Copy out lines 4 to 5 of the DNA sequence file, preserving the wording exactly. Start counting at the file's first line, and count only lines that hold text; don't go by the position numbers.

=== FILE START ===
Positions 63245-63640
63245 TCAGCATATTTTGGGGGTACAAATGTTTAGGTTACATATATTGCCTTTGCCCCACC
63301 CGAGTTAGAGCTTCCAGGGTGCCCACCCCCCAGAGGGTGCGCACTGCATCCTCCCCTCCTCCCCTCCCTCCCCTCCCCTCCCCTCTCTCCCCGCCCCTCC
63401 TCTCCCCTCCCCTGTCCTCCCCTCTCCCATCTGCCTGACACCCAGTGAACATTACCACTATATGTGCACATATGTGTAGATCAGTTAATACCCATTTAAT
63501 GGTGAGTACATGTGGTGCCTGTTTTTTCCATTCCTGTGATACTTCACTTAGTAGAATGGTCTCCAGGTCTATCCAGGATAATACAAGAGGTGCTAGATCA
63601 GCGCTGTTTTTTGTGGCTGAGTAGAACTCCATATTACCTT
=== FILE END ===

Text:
63401 TCTCCCCTCCCCTGTCCTCCCCTCTCCCATCTGCCTGACACCCAGTGAACATTACCACTATATGTGCACATATGTGTAGATCAGTTAATACCCATTTAAT
63501 GGTGAGTACATGTGGTGCCTGTTTTTTCCATTCCTGTGATACTTCACTTAGTAGAATGGTCTCCAGGTCTATCCAGGATAATACAAGAGGTGCTAGATCA